After some minutes the pain eased a little and I could have a good look at it.
It wasn’t swollen yet, wasn’t turning blue and was still more or less the shape a healthy heel should be. I think I was still in shock from the fall because I immediately put my shoes back on and sent the problem. I was nearly crying when I came down from pain and adrenaline and we made a beeline for camp before the heel could get chance to cool off and really start hurting.
The following three days were spent not climbing, drinking lots of beer and continuously retelling the story to wide-eyed audiences enquiring about my limping. Apparently I’m the only person ever stupid enough – one might also say brave enough, I think – to climb the 90 Degree Arete with a single pad and spotter.
One French climber was visibly dumbfounded at my disregard for the sanctity of life and half shouted:”Noh, but zees ees not wise!!”, after I told him the story, then pointed at my foot and matter-of-factly smirked: “but now you know”.
Three days later the heel was still hurting like hell and there was seemingly no hope for me to climb any of my goals for the trip, nor much of anything else.
I’d had a problem called “Double Tap” in the back of my mind all the way from South Africa. It follows a beautiful double arête feature which flares out into a dyno/lunge for a sloping flat top, a decent distance off the deck.
In the Pilgrimage video Nate Gold can be seen giving it some proper effort before latching it. It is easily the most popular problem in Hampi and nearly every evening there is a horde of psyched climbers trying it, which is convenient because the landing area is a mixture of large rocks, bushes and a slopey granite base.
My spirits were feeling as crushed as my heel, until late afternoon on the third day post heel-crushing decided I’d wasted enough time being injured and our time left in Hampi was getting little. By hook or crook I was going climbing. I convinced Marisa to head out with me over easy terrain to the Baba Café boulders, which had good flat landings.
As we were negotiating a narrow bank between two rice fields en route to Baba Cafe, some loud screams echoed out from Double Tap a little up the hill on our right. A group of climbers were obviously there working it.
I was keen to at least go watch people have a go at it since I wasn’t going to be able to anymore so we changed course and headed up.
It turned out to be a group of seven Spaniards and Germans trying it. I contributed my pad to the stack at the base, spotted a little but just watched mostly. It looked every bit as awesome as in the Pilgrimage video and then I realized: there was no way I could leave it that night without having at least one go. I managed to gingerly get a climbing shoe on my injured foot and running through plans in my mind of how I would fall to keep weight off my heel, stepped up to the start of the problem. On my second go I touched the lip and on my fourth go I was mantling onto the top of the boulder.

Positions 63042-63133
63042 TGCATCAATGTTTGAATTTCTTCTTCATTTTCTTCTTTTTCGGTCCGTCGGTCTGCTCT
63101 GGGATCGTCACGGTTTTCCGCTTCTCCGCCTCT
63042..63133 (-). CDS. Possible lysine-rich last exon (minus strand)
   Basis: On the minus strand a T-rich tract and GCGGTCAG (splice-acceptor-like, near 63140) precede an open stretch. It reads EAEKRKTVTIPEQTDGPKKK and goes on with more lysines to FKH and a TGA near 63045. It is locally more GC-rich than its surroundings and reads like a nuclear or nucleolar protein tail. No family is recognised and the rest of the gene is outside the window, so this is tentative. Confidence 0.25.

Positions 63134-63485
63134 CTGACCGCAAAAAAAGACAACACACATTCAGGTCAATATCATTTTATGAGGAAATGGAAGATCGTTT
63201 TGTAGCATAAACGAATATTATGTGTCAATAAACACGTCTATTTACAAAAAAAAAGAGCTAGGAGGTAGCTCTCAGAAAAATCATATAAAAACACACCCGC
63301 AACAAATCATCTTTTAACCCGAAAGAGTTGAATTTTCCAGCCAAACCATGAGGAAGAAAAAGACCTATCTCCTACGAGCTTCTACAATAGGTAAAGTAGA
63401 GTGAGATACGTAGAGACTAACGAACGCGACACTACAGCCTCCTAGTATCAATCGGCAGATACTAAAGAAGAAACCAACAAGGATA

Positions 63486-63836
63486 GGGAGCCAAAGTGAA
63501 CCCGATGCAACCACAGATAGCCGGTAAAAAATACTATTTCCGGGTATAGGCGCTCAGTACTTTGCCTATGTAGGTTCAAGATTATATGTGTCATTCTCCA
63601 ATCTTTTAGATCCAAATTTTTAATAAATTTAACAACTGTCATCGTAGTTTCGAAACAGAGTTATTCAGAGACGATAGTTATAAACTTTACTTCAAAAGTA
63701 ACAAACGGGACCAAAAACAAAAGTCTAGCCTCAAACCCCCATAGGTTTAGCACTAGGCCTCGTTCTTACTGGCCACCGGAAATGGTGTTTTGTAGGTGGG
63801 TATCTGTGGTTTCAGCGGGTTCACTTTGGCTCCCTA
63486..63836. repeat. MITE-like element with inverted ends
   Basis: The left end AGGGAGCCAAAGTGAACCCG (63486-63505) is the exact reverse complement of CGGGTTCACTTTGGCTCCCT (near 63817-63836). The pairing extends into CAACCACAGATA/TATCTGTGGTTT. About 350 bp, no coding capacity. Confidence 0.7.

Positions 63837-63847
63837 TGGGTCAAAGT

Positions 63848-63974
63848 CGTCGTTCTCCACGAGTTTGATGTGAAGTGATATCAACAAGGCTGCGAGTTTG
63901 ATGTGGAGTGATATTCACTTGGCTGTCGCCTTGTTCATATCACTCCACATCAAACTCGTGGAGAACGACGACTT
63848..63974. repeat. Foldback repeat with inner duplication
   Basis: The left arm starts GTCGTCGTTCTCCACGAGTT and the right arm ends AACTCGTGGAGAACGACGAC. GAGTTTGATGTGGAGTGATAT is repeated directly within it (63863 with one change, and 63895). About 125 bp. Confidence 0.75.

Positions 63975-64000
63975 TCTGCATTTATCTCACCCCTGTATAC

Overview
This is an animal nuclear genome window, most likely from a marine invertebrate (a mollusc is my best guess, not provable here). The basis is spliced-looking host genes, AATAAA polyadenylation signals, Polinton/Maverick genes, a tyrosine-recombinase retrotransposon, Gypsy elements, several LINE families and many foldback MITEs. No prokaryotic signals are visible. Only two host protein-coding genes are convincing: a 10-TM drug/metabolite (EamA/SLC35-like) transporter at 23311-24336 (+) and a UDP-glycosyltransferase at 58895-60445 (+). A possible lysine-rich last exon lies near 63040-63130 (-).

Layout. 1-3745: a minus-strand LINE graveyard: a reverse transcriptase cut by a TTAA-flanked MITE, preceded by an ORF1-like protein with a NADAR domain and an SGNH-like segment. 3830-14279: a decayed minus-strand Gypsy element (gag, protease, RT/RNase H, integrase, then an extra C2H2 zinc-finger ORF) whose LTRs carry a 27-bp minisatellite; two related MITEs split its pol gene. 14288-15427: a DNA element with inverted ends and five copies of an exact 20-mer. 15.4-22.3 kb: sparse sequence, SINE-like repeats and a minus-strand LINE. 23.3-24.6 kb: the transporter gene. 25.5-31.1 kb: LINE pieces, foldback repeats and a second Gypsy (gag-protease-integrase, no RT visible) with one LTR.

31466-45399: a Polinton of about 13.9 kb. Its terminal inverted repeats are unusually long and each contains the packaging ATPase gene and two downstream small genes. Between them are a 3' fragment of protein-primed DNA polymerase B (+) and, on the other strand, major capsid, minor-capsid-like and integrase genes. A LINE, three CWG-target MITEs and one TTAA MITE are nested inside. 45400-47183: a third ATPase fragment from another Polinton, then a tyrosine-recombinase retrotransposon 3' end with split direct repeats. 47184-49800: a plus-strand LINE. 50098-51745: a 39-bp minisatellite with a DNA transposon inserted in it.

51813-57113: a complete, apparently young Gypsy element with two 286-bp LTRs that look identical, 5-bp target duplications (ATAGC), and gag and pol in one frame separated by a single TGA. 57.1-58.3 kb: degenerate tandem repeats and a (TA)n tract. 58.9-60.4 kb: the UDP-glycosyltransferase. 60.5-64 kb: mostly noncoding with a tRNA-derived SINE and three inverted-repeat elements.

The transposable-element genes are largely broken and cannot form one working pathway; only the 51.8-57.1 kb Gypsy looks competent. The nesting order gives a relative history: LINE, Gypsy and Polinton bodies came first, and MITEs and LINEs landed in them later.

My biggest goal of the trip was realized, injuries and all. I took about 20mins to get off the boulder again because I could not do the normal jump. We packed up, did a short choreographed dance scene with Indian girls that suddenly came bursting from nowhere, then I put my Aviators and leather jacket on, put Marisa on the back of the bike and drove off into the sunset.
Why you should go:
1. The climbing is awesome. Really. Super. Awesome. And there’s a lot, even for a “tiny island of developed climbing”, the topo lists about 540 problems. Grades from Fb3 – 8B.
2. The Indian people are rad. Also, make sure you know at least three Protea Cricket players’ names and you’ll find help wherever you need it.
3. India is VERY affordable for South Africans. 300ml Bottle of Coke R2.50. Bungalow for two in Hampi with en-suite bathroom R75 per night. Typical awesome tourist restaurant meal R15. Anything resembling shoes or textiles, a tenth to a third of whatever you’d pay in SA. (The exchange rate was R1 = Rs 6.5 when we were there)
4. It’s girl(friend) friendly. When your little sausage is gatvol of you and/or climbing, she can happily walk around alone and shop her heart out. Refer again also to point 3 above.
5. Apart from the climbing, the culture and history is amazing. DO NOT miss an opportunity to visit the Taj Mahal. There are also many other temples and areas of interest to visit almost anywhere.
6. The New Year party at the Goan Corner in Hampi is really great or you can hit party capital Goa on the west coast.
What you should know:
1. November to January is best to go. It’s dry then (no monsoon) and is the “cool” part of the year, although it will still easily hit 30degC. This is not really a problem though and you tend to fall into a routine of climbing early mornings and late afternoons as described earlier.
2. The granite is super bomber, very featured and can be extremely smooth in some areas, with the entire spectrum of holds to be found. You won’t find many roofs though, as granite goes, but everything else there is plenty of.
3. Almost all tourists get the “Delhi belly” at some point and many people will tell you wild-eyed stories about the terrible stomach illnesses awaiting you. During our trip I had an upset stomach for about an afternoon and Marisa never got sick despite eating her way through nearly all India’s animals. Help yourself by carrying waterless hand sanitizer on you and use it regularly.
4. Travel in India is generally slow and delays are common. Give yourself decent time between connections and don’t stress if the pace is slow. Enjoy the scenery or go shop some more.
5. You can hire crash pads at many of the resorts in India for about R12 a day so you don’t have to lug yours with you from SA like we did.
6. Travelling long distance by rail is not a major form of transport in SA anymore. You HAVE to do an overnight train trip in India, it’s a real experience.
All photos by Marisa Steyn and Niel Mostert